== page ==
Would be nice to see FC pull free of the Blue Sq North relegation zone now - something I'm hoping our team does in Blue Square South rather quickly too.

Danny Last said...

@James - you appear to have promoted FC United a division, no?

Anonymous said...

Before you misinterpret this I'm not having a go or anything, but if the Glazer's left United tomorrow, what would happen to FC? Singing United songs and being known as "the fans who are banned from all other grounds" isn't helping their cause.

Andy said...

@Anonymous - If the Glazer family were to leave MUFC tomorrow then you have to look at who will replace them before asking what would become of FC. If MUFC were to become fan owned then you would find that FC would stay alive. Their community plans at Ten Acres Lane are too important to all concerned to simply walk back to Old Trafford. How the club would function is a debate for another day. If private owners were to relieve the Glazers of the debt heaped on MUFC then does the situation really change? The commercialism will still be rampant as will the fact that fans are still no more than customers in the eyes of the owners.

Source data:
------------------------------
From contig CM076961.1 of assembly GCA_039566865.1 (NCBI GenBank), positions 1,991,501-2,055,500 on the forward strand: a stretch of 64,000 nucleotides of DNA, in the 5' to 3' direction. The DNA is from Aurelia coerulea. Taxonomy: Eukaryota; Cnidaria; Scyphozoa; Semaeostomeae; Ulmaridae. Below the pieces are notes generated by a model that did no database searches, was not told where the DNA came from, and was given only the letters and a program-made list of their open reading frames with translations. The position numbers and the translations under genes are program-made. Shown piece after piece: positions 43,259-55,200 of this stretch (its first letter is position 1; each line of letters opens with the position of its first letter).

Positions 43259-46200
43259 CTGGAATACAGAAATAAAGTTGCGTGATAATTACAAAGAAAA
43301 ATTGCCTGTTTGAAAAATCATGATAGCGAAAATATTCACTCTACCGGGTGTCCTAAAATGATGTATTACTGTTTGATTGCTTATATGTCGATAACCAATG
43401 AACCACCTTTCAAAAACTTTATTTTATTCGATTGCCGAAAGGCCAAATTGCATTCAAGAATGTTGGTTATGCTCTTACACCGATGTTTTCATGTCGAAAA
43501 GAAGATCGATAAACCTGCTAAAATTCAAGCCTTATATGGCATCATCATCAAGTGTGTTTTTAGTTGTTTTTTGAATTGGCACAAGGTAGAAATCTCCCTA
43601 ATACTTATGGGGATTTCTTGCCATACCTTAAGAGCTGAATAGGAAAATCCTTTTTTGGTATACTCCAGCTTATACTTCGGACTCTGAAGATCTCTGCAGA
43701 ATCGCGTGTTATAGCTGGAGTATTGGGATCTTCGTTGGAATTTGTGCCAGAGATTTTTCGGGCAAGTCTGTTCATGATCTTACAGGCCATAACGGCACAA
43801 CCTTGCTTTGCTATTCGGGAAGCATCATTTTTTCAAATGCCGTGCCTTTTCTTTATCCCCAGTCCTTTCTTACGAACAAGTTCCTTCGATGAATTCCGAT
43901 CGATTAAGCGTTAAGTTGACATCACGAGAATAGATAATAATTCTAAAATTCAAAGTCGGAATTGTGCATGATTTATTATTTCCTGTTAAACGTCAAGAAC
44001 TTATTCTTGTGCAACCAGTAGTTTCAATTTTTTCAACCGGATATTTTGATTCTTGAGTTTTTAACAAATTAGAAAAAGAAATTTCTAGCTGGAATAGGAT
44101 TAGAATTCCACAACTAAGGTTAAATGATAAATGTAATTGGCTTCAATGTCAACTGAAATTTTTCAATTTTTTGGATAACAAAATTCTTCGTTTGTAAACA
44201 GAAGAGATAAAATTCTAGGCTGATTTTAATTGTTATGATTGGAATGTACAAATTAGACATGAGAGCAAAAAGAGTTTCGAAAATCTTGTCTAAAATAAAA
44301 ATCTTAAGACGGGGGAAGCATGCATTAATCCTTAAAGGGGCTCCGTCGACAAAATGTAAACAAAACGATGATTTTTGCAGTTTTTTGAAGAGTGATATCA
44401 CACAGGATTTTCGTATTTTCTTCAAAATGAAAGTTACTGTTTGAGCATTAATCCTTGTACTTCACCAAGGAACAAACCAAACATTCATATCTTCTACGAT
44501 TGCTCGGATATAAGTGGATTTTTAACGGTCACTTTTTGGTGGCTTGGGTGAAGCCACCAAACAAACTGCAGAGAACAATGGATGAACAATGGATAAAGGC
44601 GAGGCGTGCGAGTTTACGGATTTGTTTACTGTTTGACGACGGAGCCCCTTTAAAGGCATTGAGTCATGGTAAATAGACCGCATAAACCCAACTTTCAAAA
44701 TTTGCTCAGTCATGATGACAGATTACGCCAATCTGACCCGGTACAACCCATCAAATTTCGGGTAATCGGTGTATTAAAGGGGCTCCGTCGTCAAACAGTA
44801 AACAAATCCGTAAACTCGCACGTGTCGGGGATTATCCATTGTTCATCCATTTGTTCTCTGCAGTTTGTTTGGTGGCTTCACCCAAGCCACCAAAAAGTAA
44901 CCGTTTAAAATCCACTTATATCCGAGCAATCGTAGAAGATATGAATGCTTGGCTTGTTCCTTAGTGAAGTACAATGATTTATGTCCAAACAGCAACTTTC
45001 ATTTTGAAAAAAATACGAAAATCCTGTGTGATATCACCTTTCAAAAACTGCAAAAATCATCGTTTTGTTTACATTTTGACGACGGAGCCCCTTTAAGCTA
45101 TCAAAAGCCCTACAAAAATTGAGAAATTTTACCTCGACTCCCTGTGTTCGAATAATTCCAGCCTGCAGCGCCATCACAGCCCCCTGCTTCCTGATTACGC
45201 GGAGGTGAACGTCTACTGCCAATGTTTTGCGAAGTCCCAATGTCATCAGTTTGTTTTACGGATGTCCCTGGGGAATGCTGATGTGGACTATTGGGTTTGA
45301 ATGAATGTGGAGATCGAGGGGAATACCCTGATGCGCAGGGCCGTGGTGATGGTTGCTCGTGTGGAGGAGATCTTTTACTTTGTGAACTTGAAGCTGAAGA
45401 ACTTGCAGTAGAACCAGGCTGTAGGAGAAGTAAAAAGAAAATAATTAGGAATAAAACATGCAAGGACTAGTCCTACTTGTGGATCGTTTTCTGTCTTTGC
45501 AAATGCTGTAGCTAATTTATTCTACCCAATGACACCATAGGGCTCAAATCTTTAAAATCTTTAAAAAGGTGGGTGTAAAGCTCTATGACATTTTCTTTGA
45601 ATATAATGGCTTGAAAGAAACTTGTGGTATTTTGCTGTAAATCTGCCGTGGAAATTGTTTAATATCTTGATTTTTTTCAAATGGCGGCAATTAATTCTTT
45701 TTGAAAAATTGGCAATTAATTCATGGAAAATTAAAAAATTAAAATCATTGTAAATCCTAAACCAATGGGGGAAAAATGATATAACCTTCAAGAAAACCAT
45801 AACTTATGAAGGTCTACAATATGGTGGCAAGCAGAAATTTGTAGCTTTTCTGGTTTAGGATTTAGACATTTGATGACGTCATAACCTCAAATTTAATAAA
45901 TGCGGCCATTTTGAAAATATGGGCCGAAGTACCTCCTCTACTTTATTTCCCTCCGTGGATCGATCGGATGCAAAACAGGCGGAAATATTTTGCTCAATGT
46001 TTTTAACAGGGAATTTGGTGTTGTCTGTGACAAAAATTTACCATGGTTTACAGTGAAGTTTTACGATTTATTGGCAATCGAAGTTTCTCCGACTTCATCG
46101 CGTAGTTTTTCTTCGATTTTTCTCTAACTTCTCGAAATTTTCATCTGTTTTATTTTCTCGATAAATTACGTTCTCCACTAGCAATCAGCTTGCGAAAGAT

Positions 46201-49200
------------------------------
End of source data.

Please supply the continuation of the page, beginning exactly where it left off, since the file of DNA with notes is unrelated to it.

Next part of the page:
I'm not sure where them being "fans who are banned from all other grounds" comes from. I know of not one ground that has banned them - and the Cat C situation was an absolute joke.

FCUM - making friends not millionaires.

James said...

Yes Danny I have. Or maybe I've just glimpsed the future?